Chelsea 2 West Ham 3

Paolo Di Canio's double strike - including another goal of the season contender from the magical Italian - sent West Ham on their way to a long-awaited first victory of the season in a thrilling London derby at Stamford Bridge.

Di Canio's brace and a first goal of the season for Jermain Defoe capped off a magnificent performance from Glenn Roeder's men, who fought back from a goal behind to take the lead and then had to lift their spirits again following Gianfranco Zola's late equaliser.

The Hammers had started the brighter of the two sides and, just 20 seconds in, Di Canio collected a loose ball 25 yards out and fed Kanoute, who collected the ball in his stride but miscontrolled as he skipped into the area and saw the chance run away for him.

Sadly, that proved to be the Frenchman's only contribution to the afternoon, as just moments later he was left holding his thigh in agony after a heavy challenge from young defender Robert Huth midway inside the Chelsea half.

After vainly attempting to run off the injury, Fredi was forced to hobble off, to be replaced be Jermain Defoe with just over four minutes on the clock.

Despite that cruel piece of luck, however, Hammers continued their high-tempo start to the game and were much the better side for the opening 20 period. The lively Defoe immediately posed problems for Chelsea with his pace and almost created an opener after 11 minutes when he skipped past two defenders on the by-line and crossed low into the six-yard box, where Di Canio was just inches away from making contact.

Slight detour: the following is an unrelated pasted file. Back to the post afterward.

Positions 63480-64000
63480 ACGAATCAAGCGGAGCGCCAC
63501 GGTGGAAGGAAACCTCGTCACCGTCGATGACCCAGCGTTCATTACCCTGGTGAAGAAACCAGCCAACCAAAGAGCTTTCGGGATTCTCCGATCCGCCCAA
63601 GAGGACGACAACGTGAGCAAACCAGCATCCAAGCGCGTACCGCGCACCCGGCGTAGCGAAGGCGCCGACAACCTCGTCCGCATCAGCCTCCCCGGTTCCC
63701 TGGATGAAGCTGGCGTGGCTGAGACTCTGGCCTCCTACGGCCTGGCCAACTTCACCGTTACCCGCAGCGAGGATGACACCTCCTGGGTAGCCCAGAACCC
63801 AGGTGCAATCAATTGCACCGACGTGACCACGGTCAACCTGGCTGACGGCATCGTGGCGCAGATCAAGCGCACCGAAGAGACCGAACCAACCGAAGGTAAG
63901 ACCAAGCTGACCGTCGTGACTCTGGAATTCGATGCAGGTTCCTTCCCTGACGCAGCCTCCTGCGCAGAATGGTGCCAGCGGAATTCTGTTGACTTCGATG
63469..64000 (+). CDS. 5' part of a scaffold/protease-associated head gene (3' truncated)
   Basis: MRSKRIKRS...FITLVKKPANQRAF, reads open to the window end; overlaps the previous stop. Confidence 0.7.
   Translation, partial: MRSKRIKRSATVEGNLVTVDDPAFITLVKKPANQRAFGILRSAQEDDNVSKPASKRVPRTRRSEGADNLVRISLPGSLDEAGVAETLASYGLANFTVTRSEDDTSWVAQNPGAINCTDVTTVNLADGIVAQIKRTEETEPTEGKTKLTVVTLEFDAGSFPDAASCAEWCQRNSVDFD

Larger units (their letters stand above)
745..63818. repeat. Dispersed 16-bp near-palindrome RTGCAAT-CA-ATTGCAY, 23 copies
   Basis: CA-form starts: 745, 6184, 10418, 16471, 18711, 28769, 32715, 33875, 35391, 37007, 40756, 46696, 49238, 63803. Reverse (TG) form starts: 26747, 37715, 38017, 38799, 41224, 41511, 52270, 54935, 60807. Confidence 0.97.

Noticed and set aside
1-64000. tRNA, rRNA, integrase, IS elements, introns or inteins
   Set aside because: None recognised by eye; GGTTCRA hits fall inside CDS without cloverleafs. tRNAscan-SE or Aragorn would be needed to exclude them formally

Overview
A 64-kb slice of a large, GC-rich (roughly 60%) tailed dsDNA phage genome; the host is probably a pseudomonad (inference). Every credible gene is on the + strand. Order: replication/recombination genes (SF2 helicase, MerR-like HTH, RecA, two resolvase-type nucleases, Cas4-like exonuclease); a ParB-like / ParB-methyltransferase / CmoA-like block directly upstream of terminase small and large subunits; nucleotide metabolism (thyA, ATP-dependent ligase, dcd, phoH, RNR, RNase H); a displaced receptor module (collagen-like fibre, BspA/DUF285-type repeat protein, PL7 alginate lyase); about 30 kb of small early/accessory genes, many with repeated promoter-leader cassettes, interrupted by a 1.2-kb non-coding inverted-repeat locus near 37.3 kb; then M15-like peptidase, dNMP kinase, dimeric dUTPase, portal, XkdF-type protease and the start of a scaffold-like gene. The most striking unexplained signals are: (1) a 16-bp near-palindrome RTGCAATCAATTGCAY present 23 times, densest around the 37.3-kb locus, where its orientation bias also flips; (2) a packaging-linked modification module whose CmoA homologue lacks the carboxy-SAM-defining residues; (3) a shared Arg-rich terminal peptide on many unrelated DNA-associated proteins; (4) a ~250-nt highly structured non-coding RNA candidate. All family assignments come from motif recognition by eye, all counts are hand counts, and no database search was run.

Three minutes later, the visitors came even closer to taking the lead when Di Canio fed Schemmel on the right and the Frenchman's cross reached Sinclair, whose acrobatic volley was superbly palmed away by Cudicini.

Just when things appeared to be heading in the right direction for Roeder's men, though, disaster struck once again, and in controversial fashion.

After Repka had been booked for a needless foul on Hasselbaink near the halfway-line in the 20th minute, Zenden swung in a deep free-kick that was met by the head of Huth, who had slipped goal-side of Minto on the far side of the penalty area.

However, before any player could react to the loose ball, referee Dean stunned most people in the ground by blowing his whistle and pointing to the penalty spot - one can only assume for a foul by Minto on the 18-year-old German.

Minto was booked in the protestations that followed, while Steve Lomas was also shown a yellow card for kicking the ball away, and Hammers' misery was compounded further as Jimmy Floyd Hasselbaink stepped up to send David James the wrong way from 12 yards out and give the hosts an undeserved lead.

As tests of character go, it couldn't have got any tougher for the Hammers. But they responded, and in admirable style. Michael Carrick - returning to the starting line-up after a two game stint on the bench - almost equalised immediately with a low volley that took a deflection but was somehow kept out by the fist of Cudicini.